Community Works Together to Restore West Wittering Wetland

The Manhood Wildlife and Heritage Group’s ‘FLOW Project’ received welcome help from West Wittering residents to transform a neglected wild area into a site managed for wildlife. 

Manhood Wildlife and Heritage Group (MWHG) volunteers worked with residents from West Wittering to give an untended and overgrown wetland area a new lease of life. By cutting back bramble and fallen trees, creating a dead hedge and multiple log piles for insects and birds, they revealed an attractive wetland that will provide a home for wildlife for generations to come.  The work took place on land owned by Cakeham Manor Estate between The Wad and Beach Road. 

A year earlier, as part of the Heritage Lottery funded Fixing and Linking Our Wetlands (FLOW) Project, ditches and hedgerow across the entire parish of West Wittering were surveyed. It was then that the wetland was identified as having potential for improvement. 

A stream that runs through the site was completely shaded by bramble, dead trees and ivy.  The team of experienced wildlife volunteers from the MWHG worked with residents to open up the banks and let light flood in. This will enable a greater range of plants to grow on the ground and provide food for insects and birds.  Dead trees and brambles were turned into homes for hedgehogs, small mammals and invertebrates.  It is hoped that with time the rare water vole may extend its range to this site.

One resident that got involved said “the area has had an amazing transformation. I will watch with interest over the coming months to see what it looks like with the extra light and fewer brambles”.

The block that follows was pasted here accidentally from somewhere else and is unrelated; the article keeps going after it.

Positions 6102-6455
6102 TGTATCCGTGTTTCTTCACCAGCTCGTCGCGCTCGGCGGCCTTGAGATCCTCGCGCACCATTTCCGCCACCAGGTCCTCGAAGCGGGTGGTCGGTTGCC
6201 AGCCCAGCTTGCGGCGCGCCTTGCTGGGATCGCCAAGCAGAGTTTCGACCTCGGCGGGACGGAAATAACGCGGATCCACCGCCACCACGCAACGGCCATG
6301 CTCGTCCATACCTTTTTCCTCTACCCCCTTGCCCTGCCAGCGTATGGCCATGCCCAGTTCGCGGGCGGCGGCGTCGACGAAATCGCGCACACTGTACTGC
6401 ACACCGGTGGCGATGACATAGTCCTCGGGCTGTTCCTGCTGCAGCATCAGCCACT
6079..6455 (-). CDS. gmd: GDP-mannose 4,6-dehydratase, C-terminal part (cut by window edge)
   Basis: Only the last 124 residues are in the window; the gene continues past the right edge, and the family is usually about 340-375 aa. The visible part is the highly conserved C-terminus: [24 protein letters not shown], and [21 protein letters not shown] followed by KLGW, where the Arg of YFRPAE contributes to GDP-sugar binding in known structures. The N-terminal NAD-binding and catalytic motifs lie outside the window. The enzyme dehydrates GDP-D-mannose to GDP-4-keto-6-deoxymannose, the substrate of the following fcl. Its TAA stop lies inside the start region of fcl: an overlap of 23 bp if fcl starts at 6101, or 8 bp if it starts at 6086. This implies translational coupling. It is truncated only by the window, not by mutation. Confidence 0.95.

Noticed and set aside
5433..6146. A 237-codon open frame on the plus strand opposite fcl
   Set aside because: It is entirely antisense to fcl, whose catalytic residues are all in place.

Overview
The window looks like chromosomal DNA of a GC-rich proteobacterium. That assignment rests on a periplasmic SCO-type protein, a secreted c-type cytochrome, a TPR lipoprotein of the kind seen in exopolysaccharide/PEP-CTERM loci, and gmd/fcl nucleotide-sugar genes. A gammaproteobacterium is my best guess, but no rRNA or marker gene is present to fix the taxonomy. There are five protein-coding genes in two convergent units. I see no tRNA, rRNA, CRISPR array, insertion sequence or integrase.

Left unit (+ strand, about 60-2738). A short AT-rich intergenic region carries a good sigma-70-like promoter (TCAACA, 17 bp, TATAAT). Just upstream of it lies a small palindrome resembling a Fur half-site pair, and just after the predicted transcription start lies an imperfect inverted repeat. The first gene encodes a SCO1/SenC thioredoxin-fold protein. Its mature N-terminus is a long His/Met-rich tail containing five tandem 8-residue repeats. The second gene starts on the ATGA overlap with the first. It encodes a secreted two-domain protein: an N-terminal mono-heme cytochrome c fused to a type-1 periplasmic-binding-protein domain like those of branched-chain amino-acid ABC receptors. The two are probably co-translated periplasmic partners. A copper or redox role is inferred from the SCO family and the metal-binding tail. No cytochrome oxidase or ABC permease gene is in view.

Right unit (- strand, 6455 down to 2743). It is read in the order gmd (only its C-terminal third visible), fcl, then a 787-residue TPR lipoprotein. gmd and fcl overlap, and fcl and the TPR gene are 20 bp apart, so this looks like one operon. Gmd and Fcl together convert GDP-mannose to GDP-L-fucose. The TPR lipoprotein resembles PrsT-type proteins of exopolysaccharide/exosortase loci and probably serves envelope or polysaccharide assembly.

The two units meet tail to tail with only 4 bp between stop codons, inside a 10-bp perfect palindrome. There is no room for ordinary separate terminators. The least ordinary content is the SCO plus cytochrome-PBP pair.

Through the project several sites across the Manhood Peninsula are being recovered to provide better wildlife habitats, assets for communities to visit and enjoy, and to improve capacity for holding water during high rainfall events. 

Apart from working very hard for three days, the team enjoyed lots of cake, toasted marshmallows, hot drinks and laughter.  FLOW Project Manager, Jane Reeve, said “we always aim to make volunteer tasks fun and it is a great way of getting to know new people, carrying out satisfying work, and learning about wildlife and the environment around us.  We provide copious cake and tea and always leave feeling great and knowing we have made a difference.  We would love to have new volunteers help us tackle summer surveys and restoration of more sites this autumn”. 

For more information on how to get involved in the work of the community led conservation organisation and the FLOW Project visit or find MWHG on Facebook.